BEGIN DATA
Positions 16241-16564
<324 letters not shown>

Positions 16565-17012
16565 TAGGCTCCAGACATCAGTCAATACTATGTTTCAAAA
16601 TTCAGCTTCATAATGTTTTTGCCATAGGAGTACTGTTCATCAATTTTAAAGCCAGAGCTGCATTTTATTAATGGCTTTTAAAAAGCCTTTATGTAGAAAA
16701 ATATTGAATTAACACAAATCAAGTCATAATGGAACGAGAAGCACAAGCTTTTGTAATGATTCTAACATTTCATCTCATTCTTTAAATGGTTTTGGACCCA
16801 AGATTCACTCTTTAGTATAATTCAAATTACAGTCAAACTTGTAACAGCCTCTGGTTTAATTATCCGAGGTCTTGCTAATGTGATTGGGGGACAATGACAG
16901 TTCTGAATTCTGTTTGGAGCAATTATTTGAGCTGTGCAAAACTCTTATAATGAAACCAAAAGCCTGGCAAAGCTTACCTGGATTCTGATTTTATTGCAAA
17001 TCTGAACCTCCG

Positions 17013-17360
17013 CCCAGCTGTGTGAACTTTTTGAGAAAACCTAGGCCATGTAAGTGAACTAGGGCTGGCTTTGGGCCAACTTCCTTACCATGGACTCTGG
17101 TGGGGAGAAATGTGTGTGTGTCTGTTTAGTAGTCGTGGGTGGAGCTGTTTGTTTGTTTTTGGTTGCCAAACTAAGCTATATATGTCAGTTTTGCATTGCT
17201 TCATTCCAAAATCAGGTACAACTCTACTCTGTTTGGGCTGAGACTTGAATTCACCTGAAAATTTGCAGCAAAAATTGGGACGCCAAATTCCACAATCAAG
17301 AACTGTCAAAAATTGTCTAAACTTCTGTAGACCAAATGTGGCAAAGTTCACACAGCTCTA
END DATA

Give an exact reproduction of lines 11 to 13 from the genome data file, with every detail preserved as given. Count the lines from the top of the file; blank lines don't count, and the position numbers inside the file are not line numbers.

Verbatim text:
17013 CCCAGCTGTGTGAACTTTTTGAGAAAACCTAGGCCATGTAAGTGAACTAGGGCTGGCTTTGGGCCAACTTCCTTACCATGGACTCTGG
17101 TGGGGAGAAATGTGTGTGTGTCTGTTTAGTAGTCGTGGGTGGAGCTGTTTGTTTGTTTTTGGTTGCCAAACTAAGCTATATATGTCAGTTTTGCATTGCT
17201 TCATTCCAAAATCAGGTACAACTCTACTCTGTTTGGGCTGAGACTTGAATTCACCTGAAAATTTGCAGCAAAAATTGGGACGCCAAATTCCACAATCAAG